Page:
Pet peeve: italicized block quotes

I had already started drafting this post when the lovely folks at wordpress.com posed the question “if you could change one thing about your theme what would it be?” My answer applies not only to Twenty Ten but many other themes as well.

What I would change is the heavily-styled block quotes. Many themes sport giant quotation marks and fat vertical lefthand borders with their block quotes. Ugly and pointless. But even worse is the themes, like Twenty Ten, which add italics. This is a serious problem. Ok, maybe not serious like war and pestilence, but it’s more than just a matter of personal preference.

Italics convey meaning. If you’ve ever read a novel that uses italics to convey a character’s inner thoughts, you know what I’m talking about. The italics add weight — portent — and writers hopefully wouldn’t do that unless they had a good reason. Italics are not decorative. When a wordpress theme (for example) forces you to have your blockquotes in italics it is giving a meaning to your words that you may not intend.

Italicizing something that’s already indented in order to “set it off” is redundant. Twenty Ten, WordPress’s default theme, is very well designed for the most part. In fact, except for the italicized block quotes, I think it’s fantastic. Over at the demo blog they defend their decision because “Italics are good to help set it off from the body text (and italic Georgia is lovely at this size).” Ok, I agree wholeheartedly that italic Georgia is lovely at this size, but indentation alone is plenty sufficient to set the quote off from the body text.

Forcing you to italicize quoted material probably means you’re quoting it incorrectly. Let’s not forget that the purpose of block quotes is to set off large blocks of quoted material. Quoted material. When you are quoting someone else’s words you are morally obligated to quote them correctly. If the original has italics, so should yours. If the original does not, neither should yours. If you add italics into quoted material you are supposed to let your reader know with an “italics mine” at the end. Because, you know, italics convey meaning.

There are a couple of ways you can get around the italics, short of paying for the CSS upgrade or (cross your fingers) persuading the theme designers to change the code. Both hacks are problematic from a web standards point of view, though. If you want a tutorial or more explanation leave me a comment and I’ll write a follow up post, but I think I’m done ranting for now. Hopefully wordpress.com is listening…

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10 Comments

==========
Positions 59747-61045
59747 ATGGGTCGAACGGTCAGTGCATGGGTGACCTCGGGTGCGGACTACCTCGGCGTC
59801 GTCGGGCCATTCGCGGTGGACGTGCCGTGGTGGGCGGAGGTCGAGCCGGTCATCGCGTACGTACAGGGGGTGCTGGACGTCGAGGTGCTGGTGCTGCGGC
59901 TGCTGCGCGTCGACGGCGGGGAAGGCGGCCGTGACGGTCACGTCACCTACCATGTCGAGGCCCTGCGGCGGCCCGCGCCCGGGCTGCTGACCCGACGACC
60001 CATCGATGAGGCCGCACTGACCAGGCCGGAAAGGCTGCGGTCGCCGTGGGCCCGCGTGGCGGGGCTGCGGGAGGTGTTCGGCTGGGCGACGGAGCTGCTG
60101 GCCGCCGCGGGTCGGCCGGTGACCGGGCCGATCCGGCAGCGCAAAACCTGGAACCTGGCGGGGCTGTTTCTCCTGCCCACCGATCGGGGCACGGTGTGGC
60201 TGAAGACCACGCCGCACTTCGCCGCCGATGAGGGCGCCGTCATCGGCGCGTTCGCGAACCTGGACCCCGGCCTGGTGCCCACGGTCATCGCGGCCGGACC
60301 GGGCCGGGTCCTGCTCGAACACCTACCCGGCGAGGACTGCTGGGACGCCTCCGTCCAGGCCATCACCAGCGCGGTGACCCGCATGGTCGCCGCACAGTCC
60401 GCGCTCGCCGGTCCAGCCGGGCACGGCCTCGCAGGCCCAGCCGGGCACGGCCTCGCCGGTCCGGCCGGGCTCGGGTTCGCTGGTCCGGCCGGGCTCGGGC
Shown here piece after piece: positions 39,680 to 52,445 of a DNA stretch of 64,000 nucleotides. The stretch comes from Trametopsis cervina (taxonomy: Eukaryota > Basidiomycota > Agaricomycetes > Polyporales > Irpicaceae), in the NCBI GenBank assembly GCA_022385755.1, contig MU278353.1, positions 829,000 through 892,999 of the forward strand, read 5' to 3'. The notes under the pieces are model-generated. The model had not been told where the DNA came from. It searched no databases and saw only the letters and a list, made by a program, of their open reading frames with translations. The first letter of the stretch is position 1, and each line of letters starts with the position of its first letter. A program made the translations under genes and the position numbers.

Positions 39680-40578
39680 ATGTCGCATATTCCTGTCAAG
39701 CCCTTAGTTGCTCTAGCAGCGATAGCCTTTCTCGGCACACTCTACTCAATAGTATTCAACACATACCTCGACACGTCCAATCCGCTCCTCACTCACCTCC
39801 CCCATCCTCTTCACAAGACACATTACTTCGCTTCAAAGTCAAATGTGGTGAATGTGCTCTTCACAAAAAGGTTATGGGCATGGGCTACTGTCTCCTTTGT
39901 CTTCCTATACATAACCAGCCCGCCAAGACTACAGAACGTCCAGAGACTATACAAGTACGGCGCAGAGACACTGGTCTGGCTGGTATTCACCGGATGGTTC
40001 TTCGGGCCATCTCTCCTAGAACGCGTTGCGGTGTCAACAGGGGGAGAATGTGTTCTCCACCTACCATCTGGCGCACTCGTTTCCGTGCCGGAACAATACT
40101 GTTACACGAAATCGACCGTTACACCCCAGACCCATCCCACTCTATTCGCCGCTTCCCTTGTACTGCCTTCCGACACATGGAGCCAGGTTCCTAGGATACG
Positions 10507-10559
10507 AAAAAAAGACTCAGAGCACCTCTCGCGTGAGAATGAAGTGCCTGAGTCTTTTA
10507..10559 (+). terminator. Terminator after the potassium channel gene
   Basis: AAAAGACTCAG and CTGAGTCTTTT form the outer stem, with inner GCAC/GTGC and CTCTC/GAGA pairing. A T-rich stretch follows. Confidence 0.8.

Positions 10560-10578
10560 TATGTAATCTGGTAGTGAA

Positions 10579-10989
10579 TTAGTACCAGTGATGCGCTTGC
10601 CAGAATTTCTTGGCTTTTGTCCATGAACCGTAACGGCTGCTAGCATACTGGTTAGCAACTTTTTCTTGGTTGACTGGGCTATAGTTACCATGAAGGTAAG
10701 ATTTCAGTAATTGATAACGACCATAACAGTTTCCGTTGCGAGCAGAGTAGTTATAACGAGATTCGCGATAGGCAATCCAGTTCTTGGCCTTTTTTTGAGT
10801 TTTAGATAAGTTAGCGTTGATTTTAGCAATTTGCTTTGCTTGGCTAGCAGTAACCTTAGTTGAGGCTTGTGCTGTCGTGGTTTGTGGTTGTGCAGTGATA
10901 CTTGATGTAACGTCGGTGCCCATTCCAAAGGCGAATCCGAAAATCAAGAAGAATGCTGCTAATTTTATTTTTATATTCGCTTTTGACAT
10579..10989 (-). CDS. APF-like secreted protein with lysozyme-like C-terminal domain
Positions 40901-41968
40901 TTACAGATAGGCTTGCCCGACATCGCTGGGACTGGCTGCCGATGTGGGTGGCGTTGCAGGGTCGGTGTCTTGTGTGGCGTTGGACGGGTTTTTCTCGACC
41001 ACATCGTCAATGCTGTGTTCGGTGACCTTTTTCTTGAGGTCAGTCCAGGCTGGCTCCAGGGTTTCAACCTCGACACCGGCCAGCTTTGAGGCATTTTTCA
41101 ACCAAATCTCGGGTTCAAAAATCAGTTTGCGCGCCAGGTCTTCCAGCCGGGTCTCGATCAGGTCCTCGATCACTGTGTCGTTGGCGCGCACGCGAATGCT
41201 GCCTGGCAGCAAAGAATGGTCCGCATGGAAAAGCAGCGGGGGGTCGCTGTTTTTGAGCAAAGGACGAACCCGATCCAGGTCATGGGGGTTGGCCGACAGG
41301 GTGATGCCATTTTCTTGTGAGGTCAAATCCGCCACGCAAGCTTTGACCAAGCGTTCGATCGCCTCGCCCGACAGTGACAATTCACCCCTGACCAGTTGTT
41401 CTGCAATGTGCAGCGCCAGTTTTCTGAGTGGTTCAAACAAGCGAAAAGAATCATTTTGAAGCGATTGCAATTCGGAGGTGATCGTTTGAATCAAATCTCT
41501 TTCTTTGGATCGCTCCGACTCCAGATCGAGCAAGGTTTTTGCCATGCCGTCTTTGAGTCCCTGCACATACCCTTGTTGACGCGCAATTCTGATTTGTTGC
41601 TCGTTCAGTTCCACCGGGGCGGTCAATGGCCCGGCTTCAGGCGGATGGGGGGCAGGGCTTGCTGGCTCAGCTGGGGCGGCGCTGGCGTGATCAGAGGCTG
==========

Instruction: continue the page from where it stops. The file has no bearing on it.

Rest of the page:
1. This is a helpful post. I use CSS pull quotes but may be guilty, occasional, in double dipping emphasis. I have been schooled.

    Regards,
    Doug

    Reply
  2. I’m glad it was helpful. But you know, feel free to put italics in your block quotes if you want to. Sometimes it’s perfectly appropriate! I just think that the writer, not the theme designer, should be the one to make that choice.

    Reply
  3. You are rad for posting this. Thanks, Mo!

    Reply
  4. Why thank you. I keep hoping Matt Mullenweg will send me a dozen roses as a token of his appreciation but it hasn’t happened yet…

    Reply
  5. Kim

     /  June 4, 2011

    I was just thinking the same thing, while uploading a new story to my blog, and decided to do a quick search to see if others are experiencing this. I tried un-italicizing after I did the clicked the block quote button. That seemed to work, but the post is still only in draft form. Hopefully, it stays that way when I publish. Keeping my fingers crossed.

    Reply
    • Hi Kim, thanks for your comment. I like your fix. My only concern is if you wanted to have some italics in your block quote they might not show either. You might have to go back and hand-code them in.

      Another option is to skip the block quote function altogether and just indent the paragraph. (There is a button for that in the visual editor. It’s in the second row, so you might have to flip the “kitchen sink” toggle to see it.) I like this option a lot because it keeps the quote completely clean — no giant quotation marks or fat borders, just an indented paragraph. However, one drawback is that it is not as “accessible” as using true block quotes. A screen reader would not be able to let a blind person know that the paragraph is a block quote, whereas if you use a true block quote, it would.

      Argh!

      Reply
  6. Joy

     /  July 1, 2011

    WOW, Mo, this was very helpful! IA co-editor just suggested italizing block quotes, but my years of APA schooling rang a -ve bell within me, so i thought to google “Should we italize block quotes?” Your take on using italics only for emphasis & to convey meaning couldn’t have been said any better. Plus, you hit the bull at the eye by reminding us that italizing block quotes will seem like plagiarism if we do not include “italics mine” in the block quotes. I don’t care whether it is author’s or editor’s decision, but italizing an entire block quote is like so REDUNDANT! … and retarded, lol!

    Reply
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  1. Block quotes revisited | Mo's Blog

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